The first of these sites of resistance was located in the resources of the working-class household. McLachlan grew up with this understanding, and it found expression at all stages in his own family life as well as in his public politics. He was born in February 1869 at Ecclefechan, a small country village in the south of Scotland. As sometime weavers and farm labourers, McLachlan and his people were living through the big changes of the industrial revolution -- the recruitment of Irish labourers for the milltowns, the displacement of artisans by new technologies, the movement of workers' families from the countryside to the industrial centres, the emigration of British workers to the labour markets of the New World.
At four years of age McLachlan and his family moved north into the industrial territory of the Clyde, where his father took work at Newmains in the mines of the Coltness Iron Company. So did his older brother. His older sisters sought out work as dressmakers in the town. His mother maintained the home and even attempted to plant a small garden in flower boxes mounted on the front of the company row. Then, like most other boys in the coal towns, McLachlan entered the mines himself at the age of ten in order to contribute to the family income. In his short life he had already seen that all family members contributed to the livelihood of the household, whether they worked in the home or the field, the workshop or the coal mines. The same would be true in his later family story, as his own sons and daughters worked first at home and then in outside employment. These patterns remind us of the numerous forms of productive and reproductive labour necessary to the support of the working class household.
Something else was also happening in the McLachlan family at this time, for the young McLachlan was learning about his place in a dissenting democratic tradition that placed ideals of human improvement and social responsibility ahead of the authority of church, state and employers. This line of defence came to him through his grandfather, who was a Chartist and a Cooperator, and through the influences of Robert Burns and the Bible, whose words were read in the family circle, and, especially, through Thomas Carlyle, the great romantic critic of industrial capitalism who was also born in Ecclefechan and for whom McLachlan always had a special affection. From the evidence in McLachlan's surviving book collection, we can follow his intellectual development through such early texts of the radical covenanting tradition as A Hind Let Loose (1687) in which "a Lover of true Liberty" addressed himself to "all that are freeborn, and are not contented slaves mancipated in a stupid subjection to Tyrants absoluteness". Like so many 19th century labour radicals, McLachlan found his way to socialism through an immersion in dissenting religious traditions. Years later we hear him articulate this legacy most strikingly:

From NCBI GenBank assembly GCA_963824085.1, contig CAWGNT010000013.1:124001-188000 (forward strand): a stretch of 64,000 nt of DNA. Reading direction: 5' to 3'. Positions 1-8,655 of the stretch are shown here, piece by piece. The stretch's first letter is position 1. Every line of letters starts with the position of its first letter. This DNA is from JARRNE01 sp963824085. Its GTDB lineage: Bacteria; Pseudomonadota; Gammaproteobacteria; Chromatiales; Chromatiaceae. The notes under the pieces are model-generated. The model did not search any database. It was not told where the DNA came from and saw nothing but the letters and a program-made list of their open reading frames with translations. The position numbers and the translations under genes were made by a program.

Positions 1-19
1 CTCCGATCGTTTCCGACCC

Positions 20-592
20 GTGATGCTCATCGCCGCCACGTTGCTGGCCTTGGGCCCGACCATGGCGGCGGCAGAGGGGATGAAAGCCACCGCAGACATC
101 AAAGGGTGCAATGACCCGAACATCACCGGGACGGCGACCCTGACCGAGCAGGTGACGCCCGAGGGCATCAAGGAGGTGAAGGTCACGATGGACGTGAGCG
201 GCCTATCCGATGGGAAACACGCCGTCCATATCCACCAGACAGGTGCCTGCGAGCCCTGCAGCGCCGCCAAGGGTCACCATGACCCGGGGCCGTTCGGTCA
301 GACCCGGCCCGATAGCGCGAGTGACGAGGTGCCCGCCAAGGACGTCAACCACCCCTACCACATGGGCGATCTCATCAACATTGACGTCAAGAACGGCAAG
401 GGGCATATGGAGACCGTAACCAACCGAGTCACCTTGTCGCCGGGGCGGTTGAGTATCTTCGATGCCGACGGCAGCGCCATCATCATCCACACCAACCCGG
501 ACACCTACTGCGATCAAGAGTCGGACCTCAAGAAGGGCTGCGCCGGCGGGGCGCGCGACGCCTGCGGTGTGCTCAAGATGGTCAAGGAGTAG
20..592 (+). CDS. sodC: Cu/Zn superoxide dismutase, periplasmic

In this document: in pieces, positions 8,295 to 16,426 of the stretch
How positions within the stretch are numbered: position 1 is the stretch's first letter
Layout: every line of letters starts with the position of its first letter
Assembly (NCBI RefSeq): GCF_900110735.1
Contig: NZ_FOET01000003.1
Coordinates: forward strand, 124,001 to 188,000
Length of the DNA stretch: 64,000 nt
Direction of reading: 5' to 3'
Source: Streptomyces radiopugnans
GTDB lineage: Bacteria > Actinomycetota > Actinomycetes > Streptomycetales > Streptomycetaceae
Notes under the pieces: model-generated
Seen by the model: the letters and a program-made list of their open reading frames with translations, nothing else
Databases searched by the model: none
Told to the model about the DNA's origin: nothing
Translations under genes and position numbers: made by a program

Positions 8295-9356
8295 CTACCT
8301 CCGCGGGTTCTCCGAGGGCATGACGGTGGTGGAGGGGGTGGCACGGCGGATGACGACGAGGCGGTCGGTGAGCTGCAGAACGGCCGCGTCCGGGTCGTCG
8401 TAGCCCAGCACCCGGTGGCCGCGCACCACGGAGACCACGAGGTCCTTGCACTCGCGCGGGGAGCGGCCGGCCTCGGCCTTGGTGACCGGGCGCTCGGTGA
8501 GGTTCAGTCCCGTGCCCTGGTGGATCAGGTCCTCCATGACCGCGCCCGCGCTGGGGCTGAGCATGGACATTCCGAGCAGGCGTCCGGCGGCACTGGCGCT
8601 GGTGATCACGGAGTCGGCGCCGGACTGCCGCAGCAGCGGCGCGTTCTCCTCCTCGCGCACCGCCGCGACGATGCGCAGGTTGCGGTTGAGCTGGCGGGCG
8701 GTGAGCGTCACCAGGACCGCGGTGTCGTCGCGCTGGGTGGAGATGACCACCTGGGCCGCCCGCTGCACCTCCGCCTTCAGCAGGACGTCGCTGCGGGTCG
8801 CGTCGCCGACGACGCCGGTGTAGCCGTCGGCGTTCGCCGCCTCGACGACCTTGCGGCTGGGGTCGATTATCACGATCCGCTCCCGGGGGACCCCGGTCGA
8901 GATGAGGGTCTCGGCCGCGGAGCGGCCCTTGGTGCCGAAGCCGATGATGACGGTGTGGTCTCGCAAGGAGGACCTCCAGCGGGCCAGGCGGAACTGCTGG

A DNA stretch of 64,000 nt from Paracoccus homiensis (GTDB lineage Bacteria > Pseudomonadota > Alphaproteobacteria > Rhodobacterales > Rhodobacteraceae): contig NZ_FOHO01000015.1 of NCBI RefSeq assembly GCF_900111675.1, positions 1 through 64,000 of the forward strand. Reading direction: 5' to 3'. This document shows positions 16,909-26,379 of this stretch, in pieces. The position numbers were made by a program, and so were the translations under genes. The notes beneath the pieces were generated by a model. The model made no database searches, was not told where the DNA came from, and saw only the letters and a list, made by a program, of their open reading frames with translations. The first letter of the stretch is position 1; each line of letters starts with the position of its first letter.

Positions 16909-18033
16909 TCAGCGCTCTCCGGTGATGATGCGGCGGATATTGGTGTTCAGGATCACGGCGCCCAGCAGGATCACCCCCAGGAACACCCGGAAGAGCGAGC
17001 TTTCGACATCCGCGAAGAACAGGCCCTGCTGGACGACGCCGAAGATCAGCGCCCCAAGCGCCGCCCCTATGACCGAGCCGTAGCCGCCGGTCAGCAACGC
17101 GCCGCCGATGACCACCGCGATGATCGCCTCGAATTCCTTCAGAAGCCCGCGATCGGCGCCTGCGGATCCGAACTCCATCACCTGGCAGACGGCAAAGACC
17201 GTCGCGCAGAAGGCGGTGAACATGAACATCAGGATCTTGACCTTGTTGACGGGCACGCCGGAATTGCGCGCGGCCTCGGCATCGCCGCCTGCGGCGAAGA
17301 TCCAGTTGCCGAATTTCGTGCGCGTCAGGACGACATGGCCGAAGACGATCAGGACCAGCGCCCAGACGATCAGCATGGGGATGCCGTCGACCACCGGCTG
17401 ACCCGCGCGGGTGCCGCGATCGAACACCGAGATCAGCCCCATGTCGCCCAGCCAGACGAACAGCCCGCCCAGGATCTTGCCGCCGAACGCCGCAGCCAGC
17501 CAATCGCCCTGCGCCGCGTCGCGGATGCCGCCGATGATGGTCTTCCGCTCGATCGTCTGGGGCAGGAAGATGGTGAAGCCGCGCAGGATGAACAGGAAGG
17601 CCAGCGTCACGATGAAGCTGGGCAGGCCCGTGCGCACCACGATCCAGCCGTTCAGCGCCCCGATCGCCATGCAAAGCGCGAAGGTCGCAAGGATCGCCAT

From Moses and Jesus and Marx and Carlyle, one outstanding theme runs thru all their teachings, however much the language employed may have differed. The sins which all of them denounced most fiercely were economic sins, and the mission of all of them in life was to deliver the oppressed. . . . Their gospel was an economic gospel that dealt with the affairs of men right down here on this earth, and the preacher that is going to be listened to today, amid the turmoil and welter of a head-on collision between two economic classes -- the exploited and the exploiters -- must have a message of hope for the one, and not for the other. He must stand either for the supremacy of things as against the supremacy of man, or the supremacy of man as against the supremacy of things.